6 Biostratigraphic importance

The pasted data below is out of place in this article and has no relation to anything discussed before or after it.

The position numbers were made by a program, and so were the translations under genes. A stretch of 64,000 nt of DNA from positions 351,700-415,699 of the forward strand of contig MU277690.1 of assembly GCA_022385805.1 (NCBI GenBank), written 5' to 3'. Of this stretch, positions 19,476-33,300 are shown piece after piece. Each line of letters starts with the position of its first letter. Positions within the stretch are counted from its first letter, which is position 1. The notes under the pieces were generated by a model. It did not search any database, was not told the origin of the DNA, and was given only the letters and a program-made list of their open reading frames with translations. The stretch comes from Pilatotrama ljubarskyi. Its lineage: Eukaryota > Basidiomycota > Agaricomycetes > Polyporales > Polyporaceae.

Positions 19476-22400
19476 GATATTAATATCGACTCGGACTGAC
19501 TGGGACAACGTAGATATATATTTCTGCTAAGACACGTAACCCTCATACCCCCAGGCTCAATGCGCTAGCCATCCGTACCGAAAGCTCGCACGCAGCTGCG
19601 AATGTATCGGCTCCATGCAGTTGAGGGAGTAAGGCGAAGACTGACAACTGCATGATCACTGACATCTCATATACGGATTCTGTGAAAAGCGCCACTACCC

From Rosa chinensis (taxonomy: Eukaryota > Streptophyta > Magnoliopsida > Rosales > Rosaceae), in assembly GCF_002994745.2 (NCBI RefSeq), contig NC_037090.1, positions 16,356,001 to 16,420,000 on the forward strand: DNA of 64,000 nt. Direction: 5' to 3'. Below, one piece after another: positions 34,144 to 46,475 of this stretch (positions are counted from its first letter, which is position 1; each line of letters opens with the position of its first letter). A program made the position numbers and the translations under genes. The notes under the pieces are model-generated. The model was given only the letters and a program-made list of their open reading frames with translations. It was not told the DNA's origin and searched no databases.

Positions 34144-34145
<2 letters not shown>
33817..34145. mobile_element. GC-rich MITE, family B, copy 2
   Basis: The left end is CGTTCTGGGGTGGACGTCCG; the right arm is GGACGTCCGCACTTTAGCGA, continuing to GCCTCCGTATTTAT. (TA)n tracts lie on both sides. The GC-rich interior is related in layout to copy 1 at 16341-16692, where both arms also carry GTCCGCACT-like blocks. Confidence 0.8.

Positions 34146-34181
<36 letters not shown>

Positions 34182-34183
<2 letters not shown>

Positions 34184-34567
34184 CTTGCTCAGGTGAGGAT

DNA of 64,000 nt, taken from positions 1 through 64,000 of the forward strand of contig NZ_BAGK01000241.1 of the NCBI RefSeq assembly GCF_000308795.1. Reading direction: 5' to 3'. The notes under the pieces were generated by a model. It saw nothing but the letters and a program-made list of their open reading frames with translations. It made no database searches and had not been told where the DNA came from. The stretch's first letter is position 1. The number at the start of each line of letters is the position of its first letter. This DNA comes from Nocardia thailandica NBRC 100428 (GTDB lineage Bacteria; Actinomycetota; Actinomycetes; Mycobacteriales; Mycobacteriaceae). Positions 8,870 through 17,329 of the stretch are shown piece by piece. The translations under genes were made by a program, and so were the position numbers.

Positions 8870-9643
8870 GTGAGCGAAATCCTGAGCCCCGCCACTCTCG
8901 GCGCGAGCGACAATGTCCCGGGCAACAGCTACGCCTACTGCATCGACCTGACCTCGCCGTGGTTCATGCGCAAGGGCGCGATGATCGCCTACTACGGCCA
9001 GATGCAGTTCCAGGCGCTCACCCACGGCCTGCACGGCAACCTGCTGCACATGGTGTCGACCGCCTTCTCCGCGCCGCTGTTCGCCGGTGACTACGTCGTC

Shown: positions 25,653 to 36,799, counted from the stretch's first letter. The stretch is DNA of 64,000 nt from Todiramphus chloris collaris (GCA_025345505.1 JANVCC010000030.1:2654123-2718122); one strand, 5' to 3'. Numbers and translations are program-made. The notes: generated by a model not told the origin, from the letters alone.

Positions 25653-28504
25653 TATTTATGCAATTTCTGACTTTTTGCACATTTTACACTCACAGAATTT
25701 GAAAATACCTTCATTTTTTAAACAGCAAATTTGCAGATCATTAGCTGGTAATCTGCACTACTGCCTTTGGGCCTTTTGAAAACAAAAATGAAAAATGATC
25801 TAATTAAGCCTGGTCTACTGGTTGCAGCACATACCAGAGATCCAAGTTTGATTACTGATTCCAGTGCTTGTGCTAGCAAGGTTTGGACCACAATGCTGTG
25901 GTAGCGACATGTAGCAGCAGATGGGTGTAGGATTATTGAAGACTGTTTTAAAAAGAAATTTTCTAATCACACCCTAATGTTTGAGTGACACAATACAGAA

Three markers generally isolated are here associated: Paradunbarula (Shindella) shindensis, Hemigordiopsis cf. luquensis and Colaniella aff. minima. According to the classical Russian criteria [3,9–11,15,16], generally adopted in western Europe [2,6–8] age could be supposed to be Late Capitanian/Midian. Nevertheless, a Late Dzhulfian dating is more justified for five reasons: (a) the Shindella zone is placed in the Late Dzhulfian by Davydov et al. [5]; (b) the beds containing Shindella in Pamir [9] are located between Early Midian and Early Triassic deposits, and are not typically Late Midian; (c) in Greece, a relatively similar assemblage, dated Early Dzhulfian [25], is actually more primitive because it includes Pseudodunbarula and Pseudowanganella and not Paradunbarula (Shindella) and Colaniella, more advanced phylogenetically (Fig. 3); (d) Late Wuchiapingian conodonts are known in the middle part of the carbonate Episkopi Formation in Hydra [6,13]; (e) two taxa of our assemblage correspond respectively to atypical forms of Nanlingella, and to a Sengoerina relatively similar by its wall structure to Paradagmarita flabelliformis Zaninetti et al., even if true Nanlingella and Paradagmarita are considered as Changxingian microfossils.